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Undiagnosed: Non-specific white lesions and tingling in hands and feet

I am a 40 year old female and have had tingling in my hands and feet, sometimes extending to my calves, forearms for the past 4 months. This is bilateral, mild and moves around - has been intermittent . Eye test in December was clear.

I had an MRI of the cervical spine and an EMG of the hands and feet - both clear except EMG which showed very mild carpal tunnel in the right hand. I developed tension type headaches in December after some osteopathic treatments for a (chronic) sore neck and back, and followed this up with an MRI of the brain (done without contrast). This showed:

‘Numerous supratentorial white matter hyperintensities - generally in the frontal and parietal lobes. They are not associated with the corpus callosum or subcortical regions and are as such non-specific. They are greater in number than would be expected given patient years’. I am waiting for the CD, and don’t know the exact number of white lesions.

I noticed the tingling after a few weeks of starting Omeprazole and thought it might be linked to a known side effect of poor absorption of B12, but my levels when tested in January were in the 500s and hence fine, although ferritin and folate are quite low, and my TSH is 3.5 - on the higher end, but still within the normal range. My current neurologist does not think this indicates MS (given distribution) but has referred me to another neurologist whom I will see later this month. The tingling continues - mild most times, I ignore it. I am supplementing B12, folic acid and magnesium now.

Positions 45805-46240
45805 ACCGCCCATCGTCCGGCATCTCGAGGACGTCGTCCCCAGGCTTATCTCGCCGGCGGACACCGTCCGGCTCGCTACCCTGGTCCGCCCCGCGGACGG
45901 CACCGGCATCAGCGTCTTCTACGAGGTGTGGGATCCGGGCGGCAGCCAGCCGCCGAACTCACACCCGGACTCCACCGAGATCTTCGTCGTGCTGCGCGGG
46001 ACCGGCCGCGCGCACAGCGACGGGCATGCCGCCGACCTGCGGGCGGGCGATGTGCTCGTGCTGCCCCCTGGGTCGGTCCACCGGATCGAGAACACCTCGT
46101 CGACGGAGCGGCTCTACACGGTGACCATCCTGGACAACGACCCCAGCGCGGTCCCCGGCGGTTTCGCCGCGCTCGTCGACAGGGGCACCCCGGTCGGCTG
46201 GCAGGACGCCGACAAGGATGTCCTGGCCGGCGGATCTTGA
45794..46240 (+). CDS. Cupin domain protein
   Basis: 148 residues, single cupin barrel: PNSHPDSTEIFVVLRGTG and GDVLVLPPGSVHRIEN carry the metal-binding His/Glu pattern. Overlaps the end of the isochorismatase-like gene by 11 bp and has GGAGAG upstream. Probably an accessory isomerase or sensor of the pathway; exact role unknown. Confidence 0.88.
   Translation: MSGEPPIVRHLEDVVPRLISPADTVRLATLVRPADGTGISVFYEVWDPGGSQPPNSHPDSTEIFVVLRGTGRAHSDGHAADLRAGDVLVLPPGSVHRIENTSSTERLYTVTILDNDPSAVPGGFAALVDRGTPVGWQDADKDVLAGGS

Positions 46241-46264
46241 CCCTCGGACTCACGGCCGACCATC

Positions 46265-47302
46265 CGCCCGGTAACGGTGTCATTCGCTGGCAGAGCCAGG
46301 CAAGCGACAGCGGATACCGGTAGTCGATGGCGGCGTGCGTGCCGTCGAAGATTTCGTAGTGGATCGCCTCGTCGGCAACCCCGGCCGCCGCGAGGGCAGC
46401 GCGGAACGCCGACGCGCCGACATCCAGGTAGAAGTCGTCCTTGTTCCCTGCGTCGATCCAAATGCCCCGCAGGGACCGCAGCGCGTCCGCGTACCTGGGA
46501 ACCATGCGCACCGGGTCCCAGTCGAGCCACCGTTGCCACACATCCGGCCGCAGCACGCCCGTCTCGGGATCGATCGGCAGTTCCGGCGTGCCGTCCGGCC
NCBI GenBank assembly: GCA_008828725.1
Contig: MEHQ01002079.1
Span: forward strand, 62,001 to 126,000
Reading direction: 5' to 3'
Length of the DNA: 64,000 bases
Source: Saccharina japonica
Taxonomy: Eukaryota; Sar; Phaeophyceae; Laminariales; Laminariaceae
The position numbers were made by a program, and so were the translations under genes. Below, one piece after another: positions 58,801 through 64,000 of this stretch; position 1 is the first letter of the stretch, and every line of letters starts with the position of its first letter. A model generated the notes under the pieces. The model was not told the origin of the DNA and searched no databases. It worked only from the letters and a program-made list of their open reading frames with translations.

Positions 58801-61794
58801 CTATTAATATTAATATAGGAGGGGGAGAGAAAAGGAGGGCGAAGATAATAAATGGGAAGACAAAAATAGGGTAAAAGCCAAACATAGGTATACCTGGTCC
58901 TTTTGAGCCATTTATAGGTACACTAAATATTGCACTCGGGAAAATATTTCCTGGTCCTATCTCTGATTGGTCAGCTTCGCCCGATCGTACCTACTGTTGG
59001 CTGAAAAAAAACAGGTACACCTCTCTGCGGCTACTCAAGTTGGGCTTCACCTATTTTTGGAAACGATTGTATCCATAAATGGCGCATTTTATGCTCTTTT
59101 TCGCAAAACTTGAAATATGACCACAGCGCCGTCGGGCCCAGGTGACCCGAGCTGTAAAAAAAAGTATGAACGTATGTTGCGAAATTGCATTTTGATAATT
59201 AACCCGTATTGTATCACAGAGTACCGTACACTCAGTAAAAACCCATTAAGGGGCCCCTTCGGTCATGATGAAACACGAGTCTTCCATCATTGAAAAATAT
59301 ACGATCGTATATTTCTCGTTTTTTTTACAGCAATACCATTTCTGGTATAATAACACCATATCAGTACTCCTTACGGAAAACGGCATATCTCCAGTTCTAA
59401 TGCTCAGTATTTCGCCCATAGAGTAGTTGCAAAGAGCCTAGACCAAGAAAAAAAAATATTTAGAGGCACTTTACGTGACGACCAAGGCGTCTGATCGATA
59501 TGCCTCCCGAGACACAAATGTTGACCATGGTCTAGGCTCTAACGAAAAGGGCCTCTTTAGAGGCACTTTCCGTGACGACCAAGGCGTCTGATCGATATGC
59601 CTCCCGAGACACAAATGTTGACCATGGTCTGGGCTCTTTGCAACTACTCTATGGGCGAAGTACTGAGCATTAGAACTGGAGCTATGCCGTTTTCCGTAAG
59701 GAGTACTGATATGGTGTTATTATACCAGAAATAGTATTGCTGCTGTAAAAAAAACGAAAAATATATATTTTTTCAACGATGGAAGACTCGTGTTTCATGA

Can there be other causes of the white matter hyperintensities apart from MS lesions? From what I have read it seems that high cholesterol, obesity can cause white lesions as well? I have been obese for the last 4 years, but have recently lost a significant amount of weight. My cholesterol is high, but blood pressure is normal.

Has anyone’s MS started like this? Does constant tingling point to PPMS? Do I need an MRI of the spine - can this definitively diagnose or rule out MS? Thank you.

PS To add, my neurological examination was otherwise normal (no Babinksi reflex etc.) except ‘mild brisk reflex’ in my forearms.

Hi Pyra

I can’t answer most of the questions or understand what your MRI is, but if the neurologist says it might not be MS then trust his opinion as it’s only a neurologist who can say that it is or isn’t MS.

You say that your cholesterol is high are you taking statins, I don’t know if taking statins for MS will work the same as normal cholesterol. I know that I am 5.7 which is normal I was a few years ago 7.3 the lowest i have been is 3.7 but i am only on 20mils a day not 40 as i was on before.

Do you write down what symptoms you have because i for one can’t remember everything. You at least an appointment with the neurologist in the end of the month. Good luck.

Kay

Hello

I can’t interpret your MRI either. Sorry.

If the first neurologist stated the hyperintensities were non specific, I take that to mean not demyelinating. Which together with the distribution of the white spots is what caused him/her to not consider MS to be likely.

Presumably the second neurologist to whom you’ve been referred is an MS specialist? Or more expert in reading MRI scans?

Your other question was regarding the start of MS, I’ve never experienced intermittent tingling, or tingling that moves from place to place. For me, it’s always lasted longer in just the one location. This obviously is meaningless when applied to anyone else. MS is a bugger for that, it can present in so many different ways that one persons experience is completely different to the next. Many people do have optic neuritis as their initial MS symptom, but again this differs from person to person.

Hopefully the second neurologist will give you either more concrete answers or refer you for a spinal MRI and maybe the brain too, but with contrast.

Sue